Perhaps of equal significance are the real-world ramifications of this fear for both minorities and the places they fear to visit: an impoverishment of the nation's democratic underpinnings. As expert Donald Green points out, hate crimes succeed in making the nation indeed a smaller place for people like Lynne Varner.
"I think if you had to kind of step back and ask, 'Does hate crime pay?,' you'd say yes," Green says. "If the point of hate crimes is to terrorize the population into maintaining boundaries between these perpetrators and the victimized populations, at least in some areas—certain parts of town, certain parts of the country, et cetera—you know, certain kinds of romantic relationships, whatever—then it does succeed in that. Because people really do feel that they have to constrain their behavior lest they open themselves up for attack. You know, gay men don't often hold hands in public. Black and white couples don't form spontaneously to the extent that you might expect based on their daily interactions.
"There are a lot of instances like that—and you know, we all probably have interactions with people who, when they're invited to a certain part of town, say, 'Oh, I better not go there.' From my standpoint, you tend not to attract much notice from policymakers, but I think of that as a massive dead-weight loss of freedom.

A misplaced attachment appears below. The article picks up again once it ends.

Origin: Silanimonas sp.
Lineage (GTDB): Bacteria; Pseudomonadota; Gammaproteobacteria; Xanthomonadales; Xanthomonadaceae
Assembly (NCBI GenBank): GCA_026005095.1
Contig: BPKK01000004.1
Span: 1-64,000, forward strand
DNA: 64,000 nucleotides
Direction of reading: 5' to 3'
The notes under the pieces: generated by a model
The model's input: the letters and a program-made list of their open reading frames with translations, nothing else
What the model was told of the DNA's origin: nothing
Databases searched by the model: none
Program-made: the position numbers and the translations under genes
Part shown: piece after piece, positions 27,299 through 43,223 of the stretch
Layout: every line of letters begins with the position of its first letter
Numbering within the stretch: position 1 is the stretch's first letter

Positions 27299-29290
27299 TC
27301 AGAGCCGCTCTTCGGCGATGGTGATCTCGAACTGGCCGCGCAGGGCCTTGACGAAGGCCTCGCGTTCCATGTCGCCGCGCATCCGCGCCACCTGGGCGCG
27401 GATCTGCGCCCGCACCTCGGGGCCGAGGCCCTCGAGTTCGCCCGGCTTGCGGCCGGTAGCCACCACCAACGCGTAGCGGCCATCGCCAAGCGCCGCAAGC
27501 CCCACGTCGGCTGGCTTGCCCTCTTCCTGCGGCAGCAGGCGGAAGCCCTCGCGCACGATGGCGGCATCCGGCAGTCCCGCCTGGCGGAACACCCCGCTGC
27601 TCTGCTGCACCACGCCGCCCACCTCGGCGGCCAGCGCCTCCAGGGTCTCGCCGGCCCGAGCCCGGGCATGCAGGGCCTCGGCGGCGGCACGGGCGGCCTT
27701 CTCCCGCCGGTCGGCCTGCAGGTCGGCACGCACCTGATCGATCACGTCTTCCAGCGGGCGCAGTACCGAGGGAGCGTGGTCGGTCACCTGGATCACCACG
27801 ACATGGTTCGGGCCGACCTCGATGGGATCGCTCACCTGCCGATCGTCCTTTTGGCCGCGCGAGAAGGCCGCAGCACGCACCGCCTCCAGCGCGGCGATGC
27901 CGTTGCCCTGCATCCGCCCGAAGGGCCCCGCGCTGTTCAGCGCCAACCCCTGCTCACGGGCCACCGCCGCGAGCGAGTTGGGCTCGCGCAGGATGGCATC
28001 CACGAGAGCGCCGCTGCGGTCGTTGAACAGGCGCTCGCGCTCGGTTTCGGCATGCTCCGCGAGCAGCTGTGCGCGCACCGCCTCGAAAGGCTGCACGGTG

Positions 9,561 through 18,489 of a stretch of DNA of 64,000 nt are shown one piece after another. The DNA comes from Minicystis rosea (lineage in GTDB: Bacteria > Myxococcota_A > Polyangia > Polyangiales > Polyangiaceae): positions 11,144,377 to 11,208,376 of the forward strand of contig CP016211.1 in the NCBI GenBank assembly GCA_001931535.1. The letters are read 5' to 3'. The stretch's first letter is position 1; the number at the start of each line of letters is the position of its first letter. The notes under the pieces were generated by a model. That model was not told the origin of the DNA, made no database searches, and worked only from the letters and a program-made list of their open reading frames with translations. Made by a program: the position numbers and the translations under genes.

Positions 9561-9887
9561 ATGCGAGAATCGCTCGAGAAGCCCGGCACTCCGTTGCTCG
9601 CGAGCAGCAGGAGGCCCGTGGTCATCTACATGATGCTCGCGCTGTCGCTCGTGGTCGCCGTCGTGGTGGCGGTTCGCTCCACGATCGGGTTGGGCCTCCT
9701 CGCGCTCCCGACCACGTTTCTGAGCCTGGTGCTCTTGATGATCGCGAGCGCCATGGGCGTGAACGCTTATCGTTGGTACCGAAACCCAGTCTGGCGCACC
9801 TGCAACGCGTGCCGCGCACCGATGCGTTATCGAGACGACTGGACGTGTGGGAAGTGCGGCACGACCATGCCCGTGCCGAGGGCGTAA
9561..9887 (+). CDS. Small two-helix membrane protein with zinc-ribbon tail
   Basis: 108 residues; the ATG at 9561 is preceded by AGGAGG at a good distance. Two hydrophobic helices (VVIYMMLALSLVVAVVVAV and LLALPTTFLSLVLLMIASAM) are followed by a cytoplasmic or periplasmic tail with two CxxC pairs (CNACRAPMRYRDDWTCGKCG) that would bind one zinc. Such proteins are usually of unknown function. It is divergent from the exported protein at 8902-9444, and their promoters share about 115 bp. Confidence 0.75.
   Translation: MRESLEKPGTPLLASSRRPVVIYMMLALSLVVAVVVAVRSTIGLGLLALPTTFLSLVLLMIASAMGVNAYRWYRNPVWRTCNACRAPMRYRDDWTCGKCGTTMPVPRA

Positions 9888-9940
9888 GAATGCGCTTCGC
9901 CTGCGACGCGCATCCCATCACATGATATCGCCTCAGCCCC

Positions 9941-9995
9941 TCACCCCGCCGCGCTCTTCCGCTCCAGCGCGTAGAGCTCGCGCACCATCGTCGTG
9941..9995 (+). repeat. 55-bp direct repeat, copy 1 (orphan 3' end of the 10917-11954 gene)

"Even if you say, 'Ah, well, they would have spent their money in this restaurant, maybe they'll spend their money in some other restaurant,' and so it's a wash, just the fact that people feel less than free in a free country is a tragedy."
Green also argues that even seemingly insignificant incidents—the kind police are prone to ignore or de-emphasize—can contribute to the cumulative effect. "If you see a swastika on an overpass, you say, 'Well, you know, it's just a bunch of kids blowing off steam, it doesn't really mean anything,' but when you start to think about the kind of cumulative effects that that would have on a variety of people, both perpetrators and victims, then the result is considerable.
"And that's why I think that, while there's a segment of the law-enforcement community -- and even people like me in an unguarded moment -- that will say that in some respects the hate crimes laws have been a flop, the laws in fact have a substantial basis in theory. And that theory is that if you could somehow put a value on that dead-weight loss in freedom, it actually would be a significant sum. And therefore it does pay society to deter this kind of activity."
Bias-crime laws are a way for society to make clear its condemnation of such acts, recognizing them as more heinous than simple crimes because they cause greater harm. Indeed, pretending as opponents do that a cross burned on the lawn is the same as being egged and toilet-papered, or that a gay-bashing rampage by young thugs is the same thing as a bar fight, simply tries to pretend away the truly hateful and terroristic element of the former of these, as though it doesn't exist. But it does exist, and its effects poison our society and make a joke out of our self-belief in ourselves as an "equal opportunity" society.
This, in the end, is the single clearest reason why progressives should avidly support a federal hate-crimes law: These are crimes whose primary purpose is to disenfranchise, to expel, to deny the most basic rights of association and opportunity to millions of Americans of all stripes. Civil libertarians need to come to grips with the fact that these crimes are real, their effects are real, and they represent, as Donald Green argues, a real "massive dead-weight loss of freedom" for those millions of Americans.